oa Africa Insight - The teaching of music South Africa

Volume 17, Issue 3
  • ISSN : 0256-2804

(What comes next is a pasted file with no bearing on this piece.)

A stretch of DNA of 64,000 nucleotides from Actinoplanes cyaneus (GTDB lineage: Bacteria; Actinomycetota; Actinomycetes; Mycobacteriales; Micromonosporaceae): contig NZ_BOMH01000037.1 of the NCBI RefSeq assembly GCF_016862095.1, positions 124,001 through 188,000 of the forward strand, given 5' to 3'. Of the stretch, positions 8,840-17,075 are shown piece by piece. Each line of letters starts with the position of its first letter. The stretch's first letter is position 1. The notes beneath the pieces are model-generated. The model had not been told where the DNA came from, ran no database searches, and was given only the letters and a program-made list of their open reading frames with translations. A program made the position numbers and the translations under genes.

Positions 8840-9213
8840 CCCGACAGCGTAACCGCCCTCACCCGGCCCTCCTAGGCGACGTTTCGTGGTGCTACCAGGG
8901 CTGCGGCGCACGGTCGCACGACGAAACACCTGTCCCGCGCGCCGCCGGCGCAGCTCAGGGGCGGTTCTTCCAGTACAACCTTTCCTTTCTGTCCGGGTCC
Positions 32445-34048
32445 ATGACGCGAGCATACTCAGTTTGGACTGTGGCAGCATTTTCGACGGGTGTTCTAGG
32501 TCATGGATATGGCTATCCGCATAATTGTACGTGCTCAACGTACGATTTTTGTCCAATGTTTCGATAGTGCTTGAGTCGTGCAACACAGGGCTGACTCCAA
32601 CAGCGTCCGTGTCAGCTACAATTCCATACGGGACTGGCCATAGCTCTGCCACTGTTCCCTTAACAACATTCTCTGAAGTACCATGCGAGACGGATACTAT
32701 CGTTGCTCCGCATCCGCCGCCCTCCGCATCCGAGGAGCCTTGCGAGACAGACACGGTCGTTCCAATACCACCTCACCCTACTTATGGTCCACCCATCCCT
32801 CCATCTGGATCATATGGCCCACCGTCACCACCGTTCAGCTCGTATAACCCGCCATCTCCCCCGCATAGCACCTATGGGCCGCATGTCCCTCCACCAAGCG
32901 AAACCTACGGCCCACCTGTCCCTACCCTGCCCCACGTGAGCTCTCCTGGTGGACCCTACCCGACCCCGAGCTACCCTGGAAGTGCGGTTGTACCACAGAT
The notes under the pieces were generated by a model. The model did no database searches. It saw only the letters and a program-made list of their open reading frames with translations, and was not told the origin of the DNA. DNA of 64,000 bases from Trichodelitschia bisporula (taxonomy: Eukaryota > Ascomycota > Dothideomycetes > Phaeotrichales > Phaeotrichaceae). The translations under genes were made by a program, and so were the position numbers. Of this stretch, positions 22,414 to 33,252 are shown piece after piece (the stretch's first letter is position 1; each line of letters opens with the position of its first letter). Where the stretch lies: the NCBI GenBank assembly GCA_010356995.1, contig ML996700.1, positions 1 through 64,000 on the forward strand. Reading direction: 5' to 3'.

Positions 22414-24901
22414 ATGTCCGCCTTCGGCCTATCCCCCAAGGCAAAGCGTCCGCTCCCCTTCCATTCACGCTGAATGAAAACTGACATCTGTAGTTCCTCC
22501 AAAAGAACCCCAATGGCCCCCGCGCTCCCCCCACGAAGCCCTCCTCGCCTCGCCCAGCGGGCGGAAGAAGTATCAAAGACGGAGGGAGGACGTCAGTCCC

The teaching of music often creates unique challenges for both tutor and student, especially where the educational goals are at variance with the society's aspirations. In the study of language, culture plays a key role in enabling a student to comprehend fully the nature, the idiosyncrasies and the rationale behind the rules that apply to syntax. This is the case with music education also: before one can structure effective music education programmes, the culture and nature of a people must be understood. In the new South Africa the politicization of musical aesthetics is inevitable - and in fact essential - in order for music to be seen as mirroring the nature of South African society. Bearing in mind that: Music can be studied and appreciated in many ways. It can be approached as an art that comprises great exemplars and masterworks; or it can be viewed as the entire product of a whole people. It can be studied as a chain of history in which each event causes another; or it can be considered a group of processes that reflect in sound what is happening in life. It can be regarded as a group of techniques, a craft in which structural relationships are translated into patterns of sound.1

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